Tonight Brian called four completely separate-crowd friends to touch base briefly, and every single one of them is dealing directly with a dear friend or family member who has or is dying of or just died of cancer.
Grief hurts so much. And it seems like everywhere we turn, especially in the last hour, days, and weeks, people are mourning and grieving because of cancer.
Now here's a jump in my thoughts, kinda. It will be good for me to cry, to sob, about it all. Read what Margie Haack has to say about it in her blog, Toads Drink Coffee. Here's a snippet:
"I’m still slowly reading a book called The Enigma of Anger by Garret Keizer. ...A pastor friend, Steve F. from New York, sent me a few of his favorite quotes from the book.
"Here’s one that seemed significant and true to (me and Dennis), from our own and others’ lives we’ve observed:
“'Many of our angry outbursts are the result of grief that never comes to sobbing.' p.113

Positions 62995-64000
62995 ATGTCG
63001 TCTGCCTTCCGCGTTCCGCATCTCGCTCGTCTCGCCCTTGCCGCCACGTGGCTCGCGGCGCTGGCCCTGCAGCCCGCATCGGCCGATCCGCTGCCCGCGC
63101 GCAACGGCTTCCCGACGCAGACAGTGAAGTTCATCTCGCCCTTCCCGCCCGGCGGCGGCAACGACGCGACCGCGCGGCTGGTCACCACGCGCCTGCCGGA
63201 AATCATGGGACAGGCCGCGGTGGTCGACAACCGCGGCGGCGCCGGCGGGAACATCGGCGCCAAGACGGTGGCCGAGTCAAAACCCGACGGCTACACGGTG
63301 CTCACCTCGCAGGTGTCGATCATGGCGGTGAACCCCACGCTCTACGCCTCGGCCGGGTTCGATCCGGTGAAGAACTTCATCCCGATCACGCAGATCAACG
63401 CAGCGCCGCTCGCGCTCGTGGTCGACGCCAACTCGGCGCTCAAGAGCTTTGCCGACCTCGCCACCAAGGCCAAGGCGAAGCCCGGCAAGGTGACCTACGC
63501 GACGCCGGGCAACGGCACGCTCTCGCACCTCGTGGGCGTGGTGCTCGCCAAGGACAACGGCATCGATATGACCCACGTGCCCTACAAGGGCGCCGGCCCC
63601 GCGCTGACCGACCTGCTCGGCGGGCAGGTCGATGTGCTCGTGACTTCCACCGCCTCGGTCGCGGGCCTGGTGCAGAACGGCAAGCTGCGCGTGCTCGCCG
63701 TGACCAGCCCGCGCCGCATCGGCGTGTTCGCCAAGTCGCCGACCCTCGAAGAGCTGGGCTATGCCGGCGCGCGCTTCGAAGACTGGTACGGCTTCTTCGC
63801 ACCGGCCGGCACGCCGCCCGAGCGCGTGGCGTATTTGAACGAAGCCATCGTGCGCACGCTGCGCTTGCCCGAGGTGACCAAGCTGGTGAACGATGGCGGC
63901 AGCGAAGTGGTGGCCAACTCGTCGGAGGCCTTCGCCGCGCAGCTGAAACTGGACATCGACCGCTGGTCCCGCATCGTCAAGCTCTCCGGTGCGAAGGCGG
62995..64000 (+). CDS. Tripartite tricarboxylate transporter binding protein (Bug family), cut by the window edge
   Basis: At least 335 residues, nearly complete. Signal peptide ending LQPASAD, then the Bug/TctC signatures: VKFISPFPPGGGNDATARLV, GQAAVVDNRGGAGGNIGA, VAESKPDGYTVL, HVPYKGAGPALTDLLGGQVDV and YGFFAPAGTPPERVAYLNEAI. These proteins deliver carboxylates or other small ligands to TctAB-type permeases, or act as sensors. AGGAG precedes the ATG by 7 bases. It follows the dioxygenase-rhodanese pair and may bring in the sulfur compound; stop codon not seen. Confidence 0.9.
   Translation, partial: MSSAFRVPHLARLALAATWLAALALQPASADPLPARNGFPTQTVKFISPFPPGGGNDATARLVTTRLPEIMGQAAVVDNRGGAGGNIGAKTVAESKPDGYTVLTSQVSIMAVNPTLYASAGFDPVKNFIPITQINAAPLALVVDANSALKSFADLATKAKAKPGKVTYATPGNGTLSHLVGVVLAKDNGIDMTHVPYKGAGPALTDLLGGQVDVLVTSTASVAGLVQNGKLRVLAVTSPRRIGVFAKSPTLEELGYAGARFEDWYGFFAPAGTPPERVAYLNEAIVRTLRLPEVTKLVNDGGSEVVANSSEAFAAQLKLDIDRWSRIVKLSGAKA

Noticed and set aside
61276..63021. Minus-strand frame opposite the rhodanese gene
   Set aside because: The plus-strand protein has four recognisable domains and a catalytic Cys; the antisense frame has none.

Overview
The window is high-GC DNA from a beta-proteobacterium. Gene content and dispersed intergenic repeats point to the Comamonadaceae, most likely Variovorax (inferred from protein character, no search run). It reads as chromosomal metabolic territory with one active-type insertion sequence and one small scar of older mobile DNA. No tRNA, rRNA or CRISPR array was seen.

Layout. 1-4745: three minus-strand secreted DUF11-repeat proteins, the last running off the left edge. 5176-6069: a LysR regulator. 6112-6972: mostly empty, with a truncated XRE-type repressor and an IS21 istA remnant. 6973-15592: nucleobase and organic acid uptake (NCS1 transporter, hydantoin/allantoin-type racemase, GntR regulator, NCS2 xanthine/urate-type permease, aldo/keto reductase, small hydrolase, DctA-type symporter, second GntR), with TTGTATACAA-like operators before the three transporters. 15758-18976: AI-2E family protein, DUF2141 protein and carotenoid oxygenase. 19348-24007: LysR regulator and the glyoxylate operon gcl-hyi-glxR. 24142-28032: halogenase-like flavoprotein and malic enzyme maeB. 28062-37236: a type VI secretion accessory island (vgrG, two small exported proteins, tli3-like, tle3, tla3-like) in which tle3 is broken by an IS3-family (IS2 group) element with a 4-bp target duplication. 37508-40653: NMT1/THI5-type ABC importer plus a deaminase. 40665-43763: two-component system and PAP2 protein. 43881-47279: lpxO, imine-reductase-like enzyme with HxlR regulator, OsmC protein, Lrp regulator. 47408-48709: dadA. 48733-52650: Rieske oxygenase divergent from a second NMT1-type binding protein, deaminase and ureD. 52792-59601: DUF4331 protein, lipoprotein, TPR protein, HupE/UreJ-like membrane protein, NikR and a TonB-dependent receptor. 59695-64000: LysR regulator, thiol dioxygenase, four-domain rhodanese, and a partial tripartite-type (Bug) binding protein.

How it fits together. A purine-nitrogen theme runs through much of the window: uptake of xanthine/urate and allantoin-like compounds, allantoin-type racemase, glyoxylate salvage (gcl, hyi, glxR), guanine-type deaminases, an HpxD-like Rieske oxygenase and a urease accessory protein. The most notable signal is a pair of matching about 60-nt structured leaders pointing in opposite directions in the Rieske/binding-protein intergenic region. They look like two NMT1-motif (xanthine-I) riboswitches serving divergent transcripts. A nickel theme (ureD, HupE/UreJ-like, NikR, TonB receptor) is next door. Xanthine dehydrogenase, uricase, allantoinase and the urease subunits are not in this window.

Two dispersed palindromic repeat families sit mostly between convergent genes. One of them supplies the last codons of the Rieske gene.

"As Steve says, 'What will bring our griefs to sobbing? Perhaps when those who have wept already will weep with us, a flow of grace washes away the anger. And having wept our griefs, perhaps we may have the joy of that grace flowing into the lives of others. "Surely he has borne our griefs and carried our sorrows." (Isaiah 53:4)'"
I'm not sure I understand exactly what he's saying. See, sobbing--grieving for that matter-- is not my tendency. I'm a tough girl who rests wholly on the truth that God is soverign and that this world is for his glory and my good even if I can't see that in the moment. I'm a heavy thinker, reasoning my way out of emotion. I say, "That's funny," instead of laughing out loud.
But tonight I want to cry. I am angry that this world is so broken. Sounds like it's a good thing for me to grieve to sobbing that it's not supposed to be this way. Because it's damn sure not supposed to be this way.